Unable to have children of his own, Milton S. Hershey founded the Hershey Industrial School in 1909 for white orphaned boys. In 1918, three years after the death of his wife, Milton Hershey donated around $90 million to the boarding school in trust, as well as 40% of the Hershey Company's common stock. The school's initial purpose was to train young men in trades but eventually shifted to focus on preparation for college. The Hershey Trust Company has exercised voting rights for the school and has been a trustee since its founding.
Many of its designs resemble Hershey chocolate products, such as the Hershey Kisses street lights. Milton Hershey was involved in the school's operations until his death in 1945. The Hershey Industrial School was renamed the Milton Hershey School in 1951.
The first plant outside Hershey opened on June 15, 1963, in Smiths Falls, Ontario, and the third opened on May 22, 1965, in Oakdale, California. In February and April 2007, Hershey's announced that the Smiths Falls and Oakdale plants would close in 2008, being replaced in part by a new facility in Monterrey, Mexico. The Oakdale factory closed on February 1, 2008. Hershey chocolate factory in São Roque, Brazil, was opened in August 2002. Hershey's Asia operations were largely supplied by their plant in Mandideep, India.
Visitors to Hershey can experience Hershey's Chocolate World visitors center and its simulated tour ride. Public tours were once operated in the Pennsylvania and California factories, which ended in Pennsylvania in 1973 as soon as Hershey's Chocolate World opened, and later in California following the September 11, 2001, attacks, due to security concerns.
On September 18, 2012, Hershey opened a new and expanded West Hershey plant. The plant was completed at a budget of $300 million.
On March 9, 2018, Hershey broke ground to expand its Kit Kat manufacturing facility in Hazle Township, Pennsylvania. The expansion project has a $60 million budget and is expected to create an additional 111 jobs at the facility.
- In July 1998, a number of 100 g (3.5 oz) milk chocolate bars being sold for fundraising events were recalled because they may have contained traces of almonds not listed in the ingredients.
- In November 2006, the Smiths Falls production plant in Ontario temporarily shut down and several products were voluntarily recalled after concerns over Salmonella contamination possibly found in soy lecithin within their production line. It was believed that most of the products involved in the recall never made it to the retail level.
Hershey has made large contributions to education. One of their most notable contributions was the Elizabethtown College Honors Program. The program was established in 1999 and is funded partially through the endowment.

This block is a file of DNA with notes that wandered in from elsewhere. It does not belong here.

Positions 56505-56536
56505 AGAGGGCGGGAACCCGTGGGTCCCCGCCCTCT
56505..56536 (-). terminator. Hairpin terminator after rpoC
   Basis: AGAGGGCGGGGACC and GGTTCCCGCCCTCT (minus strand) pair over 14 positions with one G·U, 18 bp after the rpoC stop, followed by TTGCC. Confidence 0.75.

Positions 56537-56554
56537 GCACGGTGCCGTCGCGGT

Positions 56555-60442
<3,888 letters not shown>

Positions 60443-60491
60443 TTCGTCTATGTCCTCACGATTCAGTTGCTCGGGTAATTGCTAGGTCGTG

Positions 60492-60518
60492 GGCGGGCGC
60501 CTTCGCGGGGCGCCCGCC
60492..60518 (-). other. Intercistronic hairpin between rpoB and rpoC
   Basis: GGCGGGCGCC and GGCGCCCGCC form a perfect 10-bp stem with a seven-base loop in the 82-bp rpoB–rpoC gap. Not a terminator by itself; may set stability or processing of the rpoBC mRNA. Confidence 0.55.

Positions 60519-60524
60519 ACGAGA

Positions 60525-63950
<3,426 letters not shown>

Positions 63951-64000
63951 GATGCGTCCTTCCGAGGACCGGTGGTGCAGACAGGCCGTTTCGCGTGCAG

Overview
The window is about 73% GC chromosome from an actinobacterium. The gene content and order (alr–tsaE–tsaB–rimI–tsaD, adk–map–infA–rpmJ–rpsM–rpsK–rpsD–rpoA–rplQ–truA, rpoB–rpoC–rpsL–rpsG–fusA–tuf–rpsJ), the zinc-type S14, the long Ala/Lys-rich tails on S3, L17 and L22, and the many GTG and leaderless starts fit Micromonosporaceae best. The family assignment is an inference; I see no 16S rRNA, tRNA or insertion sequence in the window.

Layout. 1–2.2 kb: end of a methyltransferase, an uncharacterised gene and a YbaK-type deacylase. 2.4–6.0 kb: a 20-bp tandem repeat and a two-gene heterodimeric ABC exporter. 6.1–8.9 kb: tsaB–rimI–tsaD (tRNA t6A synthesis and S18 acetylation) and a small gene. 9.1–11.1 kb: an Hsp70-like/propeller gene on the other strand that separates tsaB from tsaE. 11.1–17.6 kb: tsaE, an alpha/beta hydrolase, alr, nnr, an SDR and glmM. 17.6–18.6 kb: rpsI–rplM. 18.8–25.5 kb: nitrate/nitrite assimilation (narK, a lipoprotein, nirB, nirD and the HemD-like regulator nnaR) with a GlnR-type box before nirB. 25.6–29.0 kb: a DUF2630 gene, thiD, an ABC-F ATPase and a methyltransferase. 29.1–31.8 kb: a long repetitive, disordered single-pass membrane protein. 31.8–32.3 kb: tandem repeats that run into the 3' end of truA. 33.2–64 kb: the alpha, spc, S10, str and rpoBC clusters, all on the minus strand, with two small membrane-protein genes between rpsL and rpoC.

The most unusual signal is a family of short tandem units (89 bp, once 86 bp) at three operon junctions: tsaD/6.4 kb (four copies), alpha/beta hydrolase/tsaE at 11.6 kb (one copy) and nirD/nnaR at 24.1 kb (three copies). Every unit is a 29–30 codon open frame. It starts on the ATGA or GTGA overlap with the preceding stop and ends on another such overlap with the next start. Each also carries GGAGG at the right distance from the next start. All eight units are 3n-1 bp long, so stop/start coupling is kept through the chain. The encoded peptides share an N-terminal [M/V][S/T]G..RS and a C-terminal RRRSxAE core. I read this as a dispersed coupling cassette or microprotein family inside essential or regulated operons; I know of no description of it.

In 2015, Hershey announced a commitment to the Clinton Global Initiative to help build a sustainable supply chain to support basic nutrition for children in Ghana.
Hershey's long-term focus on children and families has yielded long-standing partnerships with organizations such as Children's Miracle Network, Ronald McDonald House, and United Way (UW). In 2016, the company donated more than $486,200 to those organizations.
The "Raise the Bar, Hershey!" campaign was launched in September 2010 by Global Exchange, Green America, the Oasis Trust, and the International Labor Rights Forum. The purpose of the Raise the Bar Campaign was to pressure Hershey to commit "to take immediate action to eliminate forced and child labor ... from Hershey's cocoa supply"; "to sourcing 100% Fair Trade Certified cocoa beans by 2012 for at least one of its top five selling chocolate bars ... making at least one additional top five selling bar 100% Fair Trade Certified every two years thereafter"; and that "the majority of Hershey's cocoa across all products will be Fair Trade Certified by 2022". The pressure was particularly directed at Whole Foods Market, which announced on October 3, 2012, that it would cease carrying Hershey's Scharffen Berger line. The Campaign stated, "Whole Foods' decision follows more than 40 natural food retailers and coops publicly expressing concern about carrying Scharffen Berger and Dagoba products as a consequence of the giant chocolate maker's refusal to address child labor in its supply chain". The same day, Hershey's announced it would "source 100 percent certified cocoa for its global chocolate product lines by 2020 and help to accelerate its programs to help eliminate child labor in the cocoa regions of West Africa".
In 2019, Hershey announced that they could not guarantee that their chocolate products were free from child slave labor, as they could trace only about 50% of their purchasing back to the farm level. According to The Washington Post noted that the commitment taken in 2001 to eradicate such practices within four years had not been kept, neither at the due deadline of 2005, nor within the revised deadlines of 2008 and 2010, and that the result was not likely to be achieved for 2020.
In 2021, Hershey was named in a class action lawsuit filed by eight former child slaves from Mali who alleged that the company aided and abetted their enslavement on cocoa plantations in Ivory Coast. The suit accused Hershey (along with Nestlé, Cargill, Mars, Incorporated, Olam International, Barry Callebaut, and Mondelez International) of knowingly engaging in forced labor, and the plaintiffs sought damages for unjust enrichment, negligent supervision, and intentional infliction of emotional distress.